• You also need to go into the settings within the contacts and change the sync options as well
  • I don't know if Outlook improved on this, but the last time I installed it (for my father, I bought him an Android Phone, after decades of Windows Mobile / Phone) the contacts are not really syncing anyway : it's an unidirectionnal sync, what is on the cloud is downloaded on the phone, but if you edit the contact, or create a new on the phone, it is not synced in the cloud (the same goes for calendar) So while Outlook is a good e-mail client, for contacts and calendar, unless the app is updated, this is not a good replacement of what you can find on Windows Phone. When I switched from my Lumia 950XL in January, I tried many Outlook replacement and finally selected "Nine", it is really a great e-mail / contact / calendar Exchange and Outlook client, in fact it is soo good, that this application is what should be Outlook on WP. The only drawback is that it cannot sync Gmail (yet, and if you have a Gmail pro account it will work as you get Active Sync in Gmail then)
  • Agreed, real pain and limitation. See my post above, I gave up with Outlook as Cal & Contacts are important to me and use NINE.
  • Yep, I'm an Outlook user and use Nine on my android devices also. Cracker email client.
  • Nine is amazing, and has a good set of widgets to go with it. Also dark mode...
  • I moved from 950 to S8 and downloaded the Outlook app. Very good indeed but, here is a BIG but.... There is no counter for unread mails and the biggest but for me is only one way contacts sync so beware - this cost me time and data finding out the hard way. When contacts are downloaded in the phone via Outlook they look editable but every time Outlook syncs whatever is on the server overwrites the phone. When you make a change it is NOT reflected on the server so thats a waste of time! I tried lots of various permutations and ended up with NINE which is an Outlook clone. Works well in all respects.
  • The Next Lock Screen is my favorite lock screen. It's clean and smooth.
  • I don't recommend disabling things if you're new to Android. For example, if you disable "Google Play Services" close to 75% of Android applications will not work properly. That also means your Android device will be left in an insecure state because Play Services contains Android's cloud security system. It's okay to disable Google apps but do your research. Don't go around disabling things because it has the name "Google" in it and you can't contain your hatred for the company.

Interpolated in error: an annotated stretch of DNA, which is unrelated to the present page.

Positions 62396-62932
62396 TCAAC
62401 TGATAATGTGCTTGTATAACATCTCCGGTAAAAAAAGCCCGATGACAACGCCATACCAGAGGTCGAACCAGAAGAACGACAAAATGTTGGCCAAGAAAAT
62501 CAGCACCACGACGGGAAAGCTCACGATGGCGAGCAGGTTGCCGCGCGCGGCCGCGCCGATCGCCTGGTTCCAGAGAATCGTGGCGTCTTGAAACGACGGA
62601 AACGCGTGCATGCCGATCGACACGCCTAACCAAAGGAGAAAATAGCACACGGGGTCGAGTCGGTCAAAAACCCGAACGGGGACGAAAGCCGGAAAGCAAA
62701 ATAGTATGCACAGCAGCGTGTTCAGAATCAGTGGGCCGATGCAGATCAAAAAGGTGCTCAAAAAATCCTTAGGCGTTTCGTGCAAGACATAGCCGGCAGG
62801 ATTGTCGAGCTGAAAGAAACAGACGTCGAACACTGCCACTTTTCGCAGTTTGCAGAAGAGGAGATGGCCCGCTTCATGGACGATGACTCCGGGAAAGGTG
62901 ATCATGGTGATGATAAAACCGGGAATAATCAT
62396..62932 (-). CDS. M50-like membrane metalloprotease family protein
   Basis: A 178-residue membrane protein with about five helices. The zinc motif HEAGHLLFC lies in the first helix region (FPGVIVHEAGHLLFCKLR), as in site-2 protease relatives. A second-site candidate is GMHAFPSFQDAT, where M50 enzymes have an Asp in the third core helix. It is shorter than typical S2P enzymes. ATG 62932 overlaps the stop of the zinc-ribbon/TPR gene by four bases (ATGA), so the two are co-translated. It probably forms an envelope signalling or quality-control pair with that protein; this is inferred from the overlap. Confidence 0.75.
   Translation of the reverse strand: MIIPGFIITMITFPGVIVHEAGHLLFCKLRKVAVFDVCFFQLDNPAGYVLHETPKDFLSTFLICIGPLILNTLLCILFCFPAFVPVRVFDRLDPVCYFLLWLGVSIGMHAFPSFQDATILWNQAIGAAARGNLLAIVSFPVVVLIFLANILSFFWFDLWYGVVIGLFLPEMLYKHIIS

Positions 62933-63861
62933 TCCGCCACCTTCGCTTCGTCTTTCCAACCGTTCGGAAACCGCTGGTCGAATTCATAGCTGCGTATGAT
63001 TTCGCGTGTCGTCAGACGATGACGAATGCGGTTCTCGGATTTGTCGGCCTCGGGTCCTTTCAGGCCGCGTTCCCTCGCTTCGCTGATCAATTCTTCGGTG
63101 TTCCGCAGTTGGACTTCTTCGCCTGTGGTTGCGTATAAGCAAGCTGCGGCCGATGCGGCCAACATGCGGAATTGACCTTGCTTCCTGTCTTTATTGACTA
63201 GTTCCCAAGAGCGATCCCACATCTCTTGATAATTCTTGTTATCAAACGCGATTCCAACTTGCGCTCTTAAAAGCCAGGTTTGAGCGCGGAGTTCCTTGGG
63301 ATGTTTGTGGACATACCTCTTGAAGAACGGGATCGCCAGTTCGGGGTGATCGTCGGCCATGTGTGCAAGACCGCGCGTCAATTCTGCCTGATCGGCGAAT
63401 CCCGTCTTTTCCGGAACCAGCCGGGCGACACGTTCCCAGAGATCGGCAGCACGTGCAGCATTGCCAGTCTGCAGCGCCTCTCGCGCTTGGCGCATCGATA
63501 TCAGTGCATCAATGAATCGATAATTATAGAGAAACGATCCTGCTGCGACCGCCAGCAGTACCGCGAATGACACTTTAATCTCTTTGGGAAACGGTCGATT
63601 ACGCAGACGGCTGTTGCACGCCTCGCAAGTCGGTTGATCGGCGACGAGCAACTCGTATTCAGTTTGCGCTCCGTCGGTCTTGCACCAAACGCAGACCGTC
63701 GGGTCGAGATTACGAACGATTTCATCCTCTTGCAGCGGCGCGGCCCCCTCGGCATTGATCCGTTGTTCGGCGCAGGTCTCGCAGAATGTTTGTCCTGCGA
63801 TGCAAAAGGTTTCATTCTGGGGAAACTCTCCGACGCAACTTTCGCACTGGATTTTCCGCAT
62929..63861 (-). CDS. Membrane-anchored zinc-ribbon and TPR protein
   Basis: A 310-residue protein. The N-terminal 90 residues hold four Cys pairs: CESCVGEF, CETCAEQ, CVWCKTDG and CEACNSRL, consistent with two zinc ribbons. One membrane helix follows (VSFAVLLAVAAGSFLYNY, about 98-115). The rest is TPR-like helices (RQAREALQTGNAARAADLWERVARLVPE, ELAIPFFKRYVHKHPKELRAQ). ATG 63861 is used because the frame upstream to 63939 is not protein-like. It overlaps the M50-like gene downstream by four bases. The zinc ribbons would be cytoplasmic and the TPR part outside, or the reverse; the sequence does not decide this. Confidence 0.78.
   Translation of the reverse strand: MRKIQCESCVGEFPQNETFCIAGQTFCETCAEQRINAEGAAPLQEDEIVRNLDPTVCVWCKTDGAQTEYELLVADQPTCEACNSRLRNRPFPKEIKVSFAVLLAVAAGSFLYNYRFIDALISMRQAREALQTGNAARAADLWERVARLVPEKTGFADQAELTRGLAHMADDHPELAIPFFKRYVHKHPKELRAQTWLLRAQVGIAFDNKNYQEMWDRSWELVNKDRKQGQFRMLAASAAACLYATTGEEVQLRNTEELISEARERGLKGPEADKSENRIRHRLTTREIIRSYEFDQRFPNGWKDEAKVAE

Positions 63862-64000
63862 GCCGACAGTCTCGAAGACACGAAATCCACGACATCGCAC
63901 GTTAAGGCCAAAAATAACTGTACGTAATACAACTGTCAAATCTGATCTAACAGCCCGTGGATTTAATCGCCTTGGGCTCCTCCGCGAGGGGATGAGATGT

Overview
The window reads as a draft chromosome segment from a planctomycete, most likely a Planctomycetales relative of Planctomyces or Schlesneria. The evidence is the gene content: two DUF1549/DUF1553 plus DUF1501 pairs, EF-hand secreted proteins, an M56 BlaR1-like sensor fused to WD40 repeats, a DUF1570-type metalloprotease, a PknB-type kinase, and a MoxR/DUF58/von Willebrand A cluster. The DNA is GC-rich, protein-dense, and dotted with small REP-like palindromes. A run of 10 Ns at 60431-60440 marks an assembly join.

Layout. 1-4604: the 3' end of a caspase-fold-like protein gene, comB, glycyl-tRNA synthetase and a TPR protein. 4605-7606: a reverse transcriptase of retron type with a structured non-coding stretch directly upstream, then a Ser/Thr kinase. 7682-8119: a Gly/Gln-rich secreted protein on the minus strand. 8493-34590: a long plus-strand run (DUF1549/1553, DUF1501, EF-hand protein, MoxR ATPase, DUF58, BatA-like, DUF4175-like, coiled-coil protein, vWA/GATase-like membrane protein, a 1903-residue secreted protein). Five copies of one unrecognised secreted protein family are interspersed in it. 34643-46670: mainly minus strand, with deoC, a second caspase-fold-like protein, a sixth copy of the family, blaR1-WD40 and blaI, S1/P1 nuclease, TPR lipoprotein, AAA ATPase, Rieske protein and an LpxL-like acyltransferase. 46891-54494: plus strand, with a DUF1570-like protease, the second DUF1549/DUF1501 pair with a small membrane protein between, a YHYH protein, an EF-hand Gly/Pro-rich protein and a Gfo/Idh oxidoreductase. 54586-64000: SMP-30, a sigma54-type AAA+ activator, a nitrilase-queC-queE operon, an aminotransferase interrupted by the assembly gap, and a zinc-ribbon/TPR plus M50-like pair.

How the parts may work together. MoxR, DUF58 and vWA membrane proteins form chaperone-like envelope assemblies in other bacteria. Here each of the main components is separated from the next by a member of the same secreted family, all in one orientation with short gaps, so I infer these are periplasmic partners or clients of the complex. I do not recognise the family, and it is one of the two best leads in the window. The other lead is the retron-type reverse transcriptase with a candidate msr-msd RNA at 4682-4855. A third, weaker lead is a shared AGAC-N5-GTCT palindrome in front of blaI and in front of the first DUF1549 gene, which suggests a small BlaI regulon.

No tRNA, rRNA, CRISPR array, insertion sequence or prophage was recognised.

• " Don't go around disabling things because it has the name "Google" in it and you can't contain your hatred for the company." Why assume preference is "hatred?" Some of us prefer to use other services. I rather Microsoft's offerings.
  • Because anybody taking the time to disable apps on Android is expressing a very strong sentiment. You can simply set Microsoft services as your default on Android, and the Google services will not get in your way. Again, there's nothing wrong with disabling Google apps. However, if you're new to Android, I don't recommend you do it because if you disable the wrong Google service you will get screwed.
  • I disagree.... Most of the time people disable apps that they don't use in this case Google apps because someone is using Microsoft apps.. Example bloatware from carriers duplicate apps
  • Very strong sentiment? I don't think so. I use the odd google service, but I don't want the ones I don't use clogging up my app drawer and using system resources 99% of the time. Play Music/Books/Movies, Google Drive, Photos etc. All that junk gets disabled ASAP. Outta sight outta mind.
  • FYI, there's no need to disable Google's apps. You can def use apps from both companies simultaneously.
  • Except some Microsoft-fanboys are extremists like that. They think Google has some secret plan against Microsoft etc.
  • I know I know extremist view here.
    I subscribe to , if they bought it and it doesn't hurt anyone. They can do whatever they want with their phone.
  • But don't complain to Google when Android services aren't working
  • What android services am I gonna break by disabling any of the Google Play apps, or Google Drive or Google Photos? Asking because I've had them all disabled for years and haven't run into any errors yet. No one is advocating disabling stuff like Google Play Services, or going through the app list in the settings and purging anything with Google in the name. If it's in the app drawer off your launcher it's generally safe to disable without any adverse effects.
  • Well they aren't necessarily wrong about that: 1) It's well known that Larry Page hates Microsoft.
    2) Windows PCs are banned at Google.
    3) Google doesn't develop UWP apps, despite UWP's 400M strong userbase.
    4) Chrome Canary deliberately pushes broken builds to Windows users only.
    5) Google has a security research team whose express aim seems to be to embarrass Microsoft by publishing unpatched vulns. Nevermind the numerous documented security holes in Android itself. That said, I use both companies' products and services just fine. I hate the blogosphere dogma that you have to choose 1 ecosystem and live entirely within it. There's absolutely no need for that at all.
  • I think most people do mixed ecosystems. I like Android for mobile and tablet but Windows for traditional computing. I have several Chromecasts, a Google Home, AND an Amazon Echo.
  • There is still a lot of room for improvements for Outlook app. Coming from Windows 10 Mobile to Android, the Outlook app would be better if it can do the following:
    1. Quick customizable action in the notification shades and not only delete and reply.
    2. To be able to create recurring calendar event.
    3. Synced contacts are read-only. We can't edit the Microsoft account contacts
  • It's not even delete. It is Archive, which I never do. And no option to change it unlike Gmail
  • Yeah I switched too , windows phone really have bad app situation. And universal window app not showing progress
  • I love Microsoft and previously used all Microsoft services. However, I feel Play Music is way better than Groove Music. The Android app was and still is buggy (for me) while play music runs fine. I also feel like Google Photos/Drive is better than OneDrive.